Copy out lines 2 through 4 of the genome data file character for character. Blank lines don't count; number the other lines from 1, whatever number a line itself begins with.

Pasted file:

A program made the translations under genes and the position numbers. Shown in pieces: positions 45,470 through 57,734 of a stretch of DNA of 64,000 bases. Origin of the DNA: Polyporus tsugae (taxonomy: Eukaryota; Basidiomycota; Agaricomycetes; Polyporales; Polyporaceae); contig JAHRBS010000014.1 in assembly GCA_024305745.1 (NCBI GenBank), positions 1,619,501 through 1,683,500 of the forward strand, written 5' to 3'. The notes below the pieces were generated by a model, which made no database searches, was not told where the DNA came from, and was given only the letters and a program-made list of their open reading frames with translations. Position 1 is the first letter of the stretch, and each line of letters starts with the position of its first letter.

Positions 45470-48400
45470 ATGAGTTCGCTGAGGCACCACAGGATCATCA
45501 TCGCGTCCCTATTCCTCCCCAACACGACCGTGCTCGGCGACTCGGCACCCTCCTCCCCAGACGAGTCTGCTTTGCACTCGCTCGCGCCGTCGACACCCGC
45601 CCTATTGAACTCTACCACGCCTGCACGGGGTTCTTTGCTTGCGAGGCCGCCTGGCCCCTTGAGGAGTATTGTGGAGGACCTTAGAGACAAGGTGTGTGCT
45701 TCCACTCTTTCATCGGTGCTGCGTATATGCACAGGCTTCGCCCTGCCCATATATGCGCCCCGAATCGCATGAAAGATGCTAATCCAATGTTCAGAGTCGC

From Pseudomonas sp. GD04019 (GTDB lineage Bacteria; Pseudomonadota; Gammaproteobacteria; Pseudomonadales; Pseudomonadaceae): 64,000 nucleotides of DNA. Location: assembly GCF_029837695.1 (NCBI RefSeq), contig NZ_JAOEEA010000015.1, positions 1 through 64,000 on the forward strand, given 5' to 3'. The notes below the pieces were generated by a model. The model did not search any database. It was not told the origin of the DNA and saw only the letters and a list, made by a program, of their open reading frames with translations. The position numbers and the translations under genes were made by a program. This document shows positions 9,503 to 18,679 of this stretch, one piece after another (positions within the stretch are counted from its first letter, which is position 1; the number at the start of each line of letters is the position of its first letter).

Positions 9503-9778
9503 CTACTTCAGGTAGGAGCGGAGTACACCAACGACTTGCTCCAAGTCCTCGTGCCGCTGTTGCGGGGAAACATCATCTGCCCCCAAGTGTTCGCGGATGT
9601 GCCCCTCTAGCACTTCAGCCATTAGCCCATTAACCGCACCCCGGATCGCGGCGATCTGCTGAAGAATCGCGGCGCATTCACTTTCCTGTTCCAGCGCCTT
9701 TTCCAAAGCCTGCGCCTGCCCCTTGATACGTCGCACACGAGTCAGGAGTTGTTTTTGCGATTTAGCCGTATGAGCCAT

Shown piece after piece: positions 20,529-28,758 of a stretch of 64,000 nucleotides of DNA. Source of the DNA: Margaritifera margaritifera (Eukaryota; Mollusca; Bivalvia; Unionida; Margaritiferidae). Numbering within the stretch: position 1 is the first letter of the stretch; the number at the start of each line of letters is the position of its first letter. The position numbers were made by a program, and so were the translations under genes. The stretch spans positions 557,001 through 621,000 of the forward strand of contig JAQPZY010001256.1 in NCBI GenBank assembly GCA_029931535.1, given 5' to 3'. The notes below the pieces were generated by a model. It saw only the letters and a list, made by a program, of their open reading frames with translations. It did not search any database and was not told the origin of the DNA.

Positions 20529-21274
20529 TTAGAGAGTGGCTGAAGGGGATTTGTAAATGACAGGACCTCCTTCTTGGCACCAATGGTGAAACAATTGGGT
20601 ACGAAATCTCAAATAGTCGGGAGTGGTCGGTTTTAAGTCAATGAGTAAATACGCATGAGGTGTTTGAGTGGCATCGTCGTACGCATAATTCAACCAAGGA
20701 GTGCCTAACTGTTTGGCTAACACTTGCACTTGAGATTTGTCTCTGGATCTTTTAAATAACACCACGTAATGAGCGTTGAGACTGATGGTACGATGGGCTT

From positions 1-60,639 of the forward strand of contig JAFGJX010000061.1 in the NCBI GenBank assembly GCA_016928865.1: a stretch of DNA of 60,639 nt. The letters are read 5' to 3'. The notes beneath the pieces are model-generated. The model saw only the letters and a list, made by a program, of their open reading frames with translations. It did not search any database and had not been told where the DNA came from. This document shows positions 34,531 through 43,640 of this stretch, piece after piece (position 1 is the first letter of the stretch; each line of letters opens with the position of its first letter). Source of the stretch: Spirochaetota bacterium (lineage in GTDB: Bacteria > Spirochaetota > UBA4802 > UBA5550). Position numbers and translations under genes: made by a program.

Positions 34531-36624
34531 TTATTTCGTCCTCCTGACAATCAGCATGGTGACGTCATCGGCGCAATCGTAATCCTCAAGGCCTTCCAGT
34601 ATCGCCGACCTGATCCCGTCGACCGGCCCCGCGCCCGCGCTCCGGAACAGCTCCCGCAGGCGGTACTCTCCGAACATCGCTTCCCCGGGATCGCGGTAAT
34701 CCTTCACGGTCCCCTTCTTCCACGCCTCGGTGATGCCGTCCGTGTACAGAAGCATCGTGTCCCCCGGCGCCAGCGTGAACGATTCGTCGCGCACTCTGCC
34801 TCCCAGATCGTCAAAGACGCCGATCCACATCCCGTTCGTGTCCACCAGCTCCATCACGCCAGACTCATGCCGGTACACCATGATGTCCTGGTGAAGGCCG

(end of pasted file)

Positions 45470-48400
45470 ATGAGTTCGCTGAGGCACCACAGGATCATCA
45501 TCGCGTCCCTATTCCTCCCCAACACGACCGTGCTCGGCGACTCGGCACCCTCCTCCCCAGACGAGTCTGCTTTGCACTCGCTCGCGCCGTCGACACCCGC